Back pay is money that an employer owes an employee for work that was completed in the past. This can happen for a number of reasons, such as if an employee was not paid for overtime hours or if they were paid less than minimum wage. Back pay can also be awarded as part of a settlement if an employee wins a lawsuit against their employer.
To calculate back pay, you will first need to determine the employee's regular rate of pay. This is usually the hourly rate that they were paid, but it may be higher if they receive commission or bonuses.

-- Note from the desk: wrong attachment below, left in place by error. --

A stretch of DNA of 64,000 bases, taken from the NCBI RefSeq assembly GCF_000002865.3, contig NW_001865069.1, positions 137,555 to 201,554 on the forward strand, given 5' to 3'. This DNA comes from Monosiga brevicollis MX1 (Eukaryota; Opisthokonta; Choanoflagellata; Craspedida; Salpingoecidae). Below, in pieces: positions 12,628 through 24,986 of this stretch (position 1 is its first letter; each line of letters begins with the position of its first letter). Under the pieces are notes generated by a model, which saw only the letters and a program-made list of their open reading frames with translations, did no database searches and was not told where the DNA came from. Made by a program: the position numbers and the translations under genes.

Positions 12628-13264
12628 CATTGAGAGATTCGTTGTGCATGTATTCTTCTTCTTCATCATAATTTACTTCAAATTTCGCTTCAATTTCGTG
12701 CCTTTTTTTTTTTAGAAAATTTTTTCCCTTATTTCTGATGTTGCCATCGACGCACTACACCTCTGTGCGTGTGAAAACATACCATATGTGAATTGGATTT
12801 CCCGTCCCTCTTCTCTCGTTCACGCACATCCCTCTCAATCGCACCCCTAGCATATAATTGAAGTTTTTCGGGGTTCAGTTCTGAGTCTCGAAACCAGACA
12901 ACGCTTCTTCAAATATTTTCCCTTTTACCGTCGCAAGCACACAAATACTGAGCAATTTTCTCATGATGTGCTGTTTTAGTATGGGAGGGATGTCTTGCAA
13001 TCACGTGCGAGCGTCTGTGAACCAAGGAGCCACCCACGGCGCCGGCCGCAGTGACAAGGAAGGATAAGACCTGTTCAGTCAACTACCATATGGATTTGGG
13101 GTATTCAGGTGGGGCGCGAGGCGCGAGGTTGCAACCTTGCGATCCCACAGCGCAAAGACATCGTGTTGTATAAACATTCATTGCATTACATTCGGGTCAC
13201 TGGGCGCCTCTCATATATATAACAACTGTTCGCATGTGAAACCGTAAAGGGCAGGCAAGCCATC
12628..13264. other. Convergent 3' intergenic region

Once you have determined the regular rate of pay, you will need to multiply it by the number of hours that the employee worked. For example, if an employee worked 40 hours per week for a total of 10 weeks, then they would be owed 400 hours of back pay at their regular rate of pay.
Back pay is calculated retroactively from the date that the original pay period began. For example, if an employee normally gets paid bi-weekly but did not receive their paycheck for the previous two weeks, their back pay would be calculated from the date of the last paycheck they received.
When an employee receives back pay, it will show up as a separate item on their payslip.